I do, though, find the drying clothes poignant as well as worthy - my father's cotton vest (aka singlet), the nearly threadbare towels. It's been a good day for textiles - I went to the Quilts exhibition at the V&A - and among many recent and imaginative examples was a deep indigo quilt made by Jane Whiteley in 2009, called Sides to the Middle, Fingers to the Bone - looking back to the time when old worn sheets were cut in two and resewn, with the former outer edges now on the inside. In Whiteley's piece, the impresses caused by bodies are signaled through red stitching. It's a long time since I've encountered one of those reworked pieces of linen, with a slightly lumpy seam up the center - probably one of the earliest forms of careful recycling that I knew.
Monday, May 10, 2010
Monday - washday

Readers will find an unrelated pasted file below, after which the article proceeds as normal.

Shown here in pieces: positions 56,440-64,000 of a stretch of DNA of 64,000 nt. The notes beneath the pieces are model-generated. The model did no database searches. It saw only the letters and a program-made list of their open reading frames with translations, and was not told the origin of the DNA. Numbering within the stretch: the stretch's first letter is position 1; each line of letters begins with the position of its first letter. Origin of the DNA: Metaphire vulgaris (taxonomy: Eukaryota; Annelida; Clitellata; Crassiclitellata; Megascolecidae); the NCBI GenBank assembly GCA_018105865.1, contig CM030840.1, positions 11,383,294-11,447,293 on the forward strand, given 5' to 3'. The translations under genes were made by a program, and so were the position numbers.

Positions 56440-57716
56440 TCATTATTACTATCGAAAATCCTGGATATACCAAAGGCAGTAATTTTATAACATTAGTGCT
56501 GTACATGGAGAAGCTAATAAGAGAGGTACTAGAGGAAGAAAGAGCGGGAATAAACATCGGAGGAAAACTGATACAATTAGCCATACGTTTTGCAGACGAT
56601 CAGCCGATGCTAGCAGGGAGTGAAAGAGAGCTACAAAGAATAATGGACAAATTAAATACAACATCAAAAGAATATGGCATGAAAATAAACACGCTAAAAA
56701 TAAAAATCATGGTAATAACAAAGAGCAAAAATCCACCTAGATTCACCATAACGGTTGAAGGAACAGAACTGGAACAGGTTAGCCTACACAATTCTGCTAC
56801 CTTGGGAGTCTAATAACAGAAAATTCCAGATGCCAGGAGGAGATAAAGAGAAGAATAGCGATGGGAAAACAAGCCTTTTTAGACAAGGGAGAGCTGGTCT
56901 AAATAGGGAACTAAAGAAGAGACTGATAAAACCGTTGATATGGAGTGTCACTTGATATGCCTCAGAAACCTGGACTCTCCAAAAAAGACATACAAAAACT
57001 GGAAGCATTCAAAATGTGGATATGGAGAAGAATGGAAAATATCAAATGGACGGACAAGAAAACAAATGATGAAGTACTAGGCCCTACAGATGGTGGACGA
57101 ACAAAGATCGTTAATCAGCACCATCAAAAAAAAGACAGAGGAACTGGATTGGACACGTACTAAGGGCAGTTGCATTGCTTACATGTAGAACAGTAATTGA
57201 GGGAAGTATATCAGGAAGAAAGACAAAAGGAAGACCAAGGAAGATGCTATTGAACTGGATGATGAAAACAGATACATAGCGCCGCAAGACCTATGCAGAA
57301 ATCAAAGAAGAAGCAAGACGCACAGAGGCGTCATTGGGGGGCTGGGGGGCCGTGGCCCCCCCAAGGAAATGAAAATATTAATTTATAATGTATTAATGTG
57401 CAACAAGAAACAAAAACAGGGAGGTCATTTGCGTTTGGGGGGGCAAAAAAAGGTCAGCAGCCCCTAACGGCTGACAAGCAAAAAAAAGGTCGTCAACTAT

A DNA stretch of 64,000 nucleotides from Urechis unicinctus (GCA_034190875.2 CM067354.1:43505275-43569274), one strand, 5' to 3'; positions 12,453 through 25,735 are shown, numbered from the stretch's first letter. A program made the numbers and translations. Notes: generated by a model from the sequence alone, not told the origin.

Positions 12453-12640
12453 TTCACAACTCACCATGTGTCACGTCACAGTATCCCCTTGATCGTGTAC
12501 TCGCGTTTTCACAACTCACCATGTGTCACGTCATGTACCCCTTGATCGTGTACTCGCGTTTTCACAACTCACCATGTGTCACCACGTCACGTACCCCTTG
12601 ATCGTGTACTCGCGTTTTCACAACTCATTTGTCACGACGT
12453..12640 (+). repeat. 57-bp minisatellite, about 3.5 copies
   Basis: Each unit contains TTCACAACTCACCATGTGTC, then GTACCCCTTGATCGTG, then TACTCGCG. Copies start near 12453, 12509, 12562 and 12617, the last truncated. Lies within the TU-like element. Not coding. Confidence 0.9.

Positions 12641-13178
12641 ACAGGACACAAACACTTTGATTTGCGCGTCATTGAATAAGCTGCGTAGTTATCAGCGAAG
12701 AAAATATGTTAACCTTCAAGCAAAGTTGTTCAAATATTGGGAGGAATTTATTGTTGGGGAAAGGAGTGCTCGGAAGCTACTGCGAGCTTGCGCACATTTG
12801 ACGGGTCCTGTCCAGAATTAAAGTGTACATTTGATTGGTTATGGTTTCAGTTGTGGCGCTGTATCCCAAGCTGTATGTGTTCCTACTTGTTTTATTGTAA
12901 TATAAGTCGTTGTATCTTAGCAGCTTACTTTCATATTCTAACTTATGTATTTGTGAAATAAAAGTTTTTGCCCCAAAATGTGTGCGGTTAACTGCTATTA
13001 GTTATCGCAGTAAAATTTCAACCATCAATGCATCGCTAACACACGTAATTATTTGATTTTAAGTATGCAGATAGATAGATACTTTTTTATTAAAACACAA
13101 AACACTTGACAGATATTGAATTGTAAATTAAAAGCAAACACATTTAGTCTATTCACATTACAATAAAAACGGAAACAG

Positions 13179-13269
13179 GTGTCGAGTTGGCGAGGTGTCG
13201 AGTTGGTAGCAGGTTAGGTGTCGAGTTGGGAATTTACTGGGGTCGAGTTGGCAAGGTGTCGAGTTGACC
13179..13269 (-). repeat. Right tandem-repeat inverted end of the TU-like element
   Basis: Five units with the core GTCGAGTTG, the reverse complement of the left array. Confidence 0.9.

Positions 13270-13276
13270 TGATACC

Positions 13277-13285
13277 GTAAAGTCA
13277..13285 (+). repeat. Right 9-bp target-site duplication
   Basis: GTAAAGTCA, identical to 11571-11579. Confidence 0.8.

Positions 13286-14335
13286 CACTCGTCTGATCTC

Do other families still keep to these old traditions? Monday is wash day. Tuesday, tomorrow, will be fish day - because the fish van comes round (and something will be bought for the real fish day, Friday, as well). I'm not quite sure how to explain the drying on the clothes line - I'm sure my parents' washing machine does drying as well - or maybe it doesn't? - but this is either because freshly aired and sunned clothes smell better, or because my father's eco-sensibility is strong. Paper, cartons, cans, bottles, bits of plastic - this is the most recycling conscious household I know, with everything neatly sorted into its right kind of container.